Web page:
This tradition of patient, pragmatic engagement is now threatened by David Cameron’s crude unilateralism. The Prime Minister did not want his premiership to be defined by Europe. In 2009, he declared: “The to-do list for the next government is long and daunting. That is why I know that if we win that election, we cannot afford to waste time having a row with Europe.” Yet under pressure from his restive backbenchers and the increasingly popular UK Independence Party, he has lurched into rejectionism.

As we went to press, Mr Cameron had not delivered his long-delayed address on the EU but his strategy was already in evidence. On the assumption that he wins a majority at the next election (an outcome that is increasingly unlikely), the Prime Minister will seek to use the negotiations over the future shape of the eurozone to repatriate powers from Brussels. Once this process is complete, he will hold a referendum offering voters a choice between what he calls “a new settlement” for Britain and withdrawal. The promise of a referendum may succeed in temporarily assuaging Conservative MPs and in limiting the electoral threat from Ukip, while also putting Labour and the Liberal Democrats under pressure to match his offer. But the Prime Minister’s strategy, driven by partisan, rather than national considerations, risks great losses for uncertain gains.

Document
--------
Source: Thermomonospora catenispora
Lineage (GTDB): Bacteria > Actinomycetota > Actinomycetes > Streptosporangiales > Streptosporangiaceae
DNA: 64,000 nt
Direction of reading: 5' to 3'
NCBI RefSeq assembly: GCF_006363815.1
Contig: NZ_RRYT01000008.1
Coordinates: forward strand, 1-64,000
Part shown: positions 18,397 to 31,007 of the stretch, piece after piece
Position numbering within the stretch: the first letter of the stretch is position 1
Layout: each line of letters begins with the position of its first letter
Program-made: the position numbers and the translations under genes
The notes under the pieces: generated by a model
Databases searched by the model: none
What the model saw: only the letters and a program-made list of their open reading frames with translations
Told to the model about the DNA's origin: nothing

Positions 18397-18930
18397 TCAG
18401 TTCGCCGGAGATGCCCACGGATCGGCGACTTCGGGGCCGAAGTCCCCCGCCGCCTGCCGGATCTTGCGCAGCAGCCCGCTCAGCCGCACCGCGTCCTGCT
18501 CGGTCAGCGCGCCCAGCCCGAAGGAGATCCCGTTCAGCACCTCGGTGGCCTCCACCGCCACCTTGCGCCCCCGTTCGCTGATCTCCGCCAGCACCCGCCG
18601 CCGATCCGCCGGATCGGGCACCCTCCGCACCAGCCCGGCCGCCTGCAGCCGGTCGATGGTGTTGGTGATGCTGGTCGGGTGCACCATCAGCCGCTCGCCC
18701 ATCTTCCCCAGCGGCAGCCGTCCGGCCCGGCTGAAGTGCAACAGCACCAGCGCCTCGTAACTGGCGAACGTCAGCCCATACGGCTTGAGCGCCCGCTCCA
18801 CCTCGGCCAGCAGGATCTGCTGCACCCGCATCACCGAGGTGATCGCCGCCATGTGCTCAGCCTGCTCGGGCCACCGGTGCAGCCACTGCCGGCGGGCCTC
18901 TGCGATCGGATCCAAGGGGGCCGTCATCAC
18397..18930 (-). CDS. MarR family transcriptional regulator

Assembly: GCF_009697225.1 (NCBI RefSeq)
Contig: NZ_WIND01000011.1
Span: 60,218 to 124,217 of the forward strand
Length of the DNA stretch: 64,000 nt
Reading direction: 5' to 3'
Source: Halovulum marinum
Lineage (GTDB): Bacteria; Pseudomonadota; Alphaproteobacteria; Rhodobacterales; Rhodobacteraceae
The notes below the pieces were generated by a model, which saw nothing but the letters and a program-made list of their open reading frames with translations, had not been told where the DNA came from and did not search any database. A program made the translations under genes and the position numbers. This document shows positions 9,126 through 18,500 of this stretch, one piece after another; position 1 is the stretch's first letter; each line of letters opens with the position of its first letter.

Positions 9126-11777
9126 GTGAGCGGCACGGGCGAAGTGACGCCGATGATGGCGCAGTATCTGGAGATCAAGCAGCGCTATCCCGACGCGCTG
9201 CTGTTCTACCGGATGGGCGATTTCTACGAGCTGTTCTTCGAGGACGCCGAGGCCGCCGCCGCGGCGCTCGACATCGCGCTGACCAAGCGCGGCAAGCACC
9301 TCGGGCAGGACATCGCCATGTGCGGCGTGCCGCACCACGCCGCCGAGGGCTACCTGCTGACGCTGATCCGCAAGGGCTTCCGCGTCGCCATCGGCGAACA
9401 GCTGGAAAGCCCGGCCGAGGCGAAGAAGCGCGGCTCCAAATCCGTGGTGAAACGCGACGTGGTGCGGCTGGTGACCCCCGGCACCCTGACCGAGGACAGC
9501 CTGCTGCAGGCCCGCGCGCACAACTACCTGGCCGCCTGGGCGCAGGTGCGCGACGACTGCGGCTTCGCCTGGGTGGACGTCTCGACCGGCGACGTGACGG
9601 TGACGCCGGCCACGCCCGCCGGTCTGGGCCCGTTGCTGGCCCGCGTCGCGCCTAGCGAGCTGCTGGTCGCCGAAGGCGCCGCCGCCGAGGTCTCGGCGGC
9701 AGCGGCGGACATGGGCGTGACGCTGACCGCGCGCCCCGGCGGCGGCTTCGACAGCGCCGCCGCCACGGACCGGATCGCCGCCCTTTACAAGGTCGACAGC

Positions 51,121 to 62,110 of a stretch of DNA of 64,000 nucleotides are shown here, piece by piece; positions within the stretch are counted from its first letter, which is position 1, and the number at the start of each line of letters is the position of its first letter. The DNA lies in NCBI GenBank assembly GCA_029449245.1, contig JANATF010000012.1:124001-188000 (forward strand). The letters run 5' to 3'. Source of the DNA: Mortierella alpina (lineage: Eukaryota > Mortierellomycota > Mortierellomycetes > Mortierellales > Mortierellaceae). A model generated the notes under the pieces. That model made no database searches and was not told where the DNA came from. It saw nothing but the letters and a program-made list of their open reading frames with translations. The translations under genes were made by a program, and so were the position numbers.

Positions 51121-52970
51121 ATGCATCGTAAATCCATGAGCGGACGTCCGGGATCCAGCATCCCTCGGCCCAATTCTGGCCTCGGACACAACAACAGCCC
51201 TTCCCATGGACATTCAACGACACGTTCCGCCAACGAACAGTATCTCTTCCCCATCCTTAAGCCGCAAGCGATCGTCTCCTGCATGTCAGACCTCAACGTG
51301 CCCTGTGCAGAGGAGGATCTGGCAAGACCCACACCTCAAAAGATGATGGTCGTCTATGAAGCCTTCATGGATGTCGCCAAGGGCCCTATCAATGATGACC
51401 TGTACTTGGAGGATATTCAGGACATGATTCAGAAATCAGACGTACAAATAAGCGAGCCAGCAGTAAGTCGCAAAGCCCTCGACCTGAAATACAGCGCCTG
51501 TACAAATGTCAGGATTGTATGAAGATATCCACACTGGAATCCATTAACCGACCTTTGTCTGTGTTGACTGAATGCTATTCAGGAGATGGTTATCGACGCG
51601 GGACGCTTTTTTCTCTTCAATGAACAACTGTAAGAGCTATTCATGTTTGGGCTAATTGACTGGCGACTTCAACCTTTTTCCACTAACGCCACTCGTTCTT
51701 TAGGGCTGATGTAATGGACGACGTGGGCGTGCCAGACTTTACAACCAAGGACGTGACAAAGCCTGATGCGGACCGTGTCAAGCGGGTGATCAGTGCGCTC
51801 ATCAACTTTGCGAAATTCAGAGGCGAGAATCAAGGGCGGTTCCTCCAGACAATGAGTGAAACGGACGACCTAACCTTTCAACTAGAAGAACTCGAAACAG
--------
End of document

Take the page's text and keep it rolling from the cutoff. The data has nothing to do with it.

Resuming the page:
Even if the changes to the eurozone are formalised through a new treaty, an option that Germany appears increasingly reluctant to pursue, there is no evidence that any EU member is willing to allow Britain to pick and choose which laws it obeys. The UK enjoys opt-outs from the single currency (rightly so, as we have long argued) and the Schengen Agreement on free movement. As Britain was never a member of either to begin with, however, this is not a precedent for repatriation. Were the EU to grant the UK special treatment, the single market would soon unravel as other member states made similarly self-interested demands.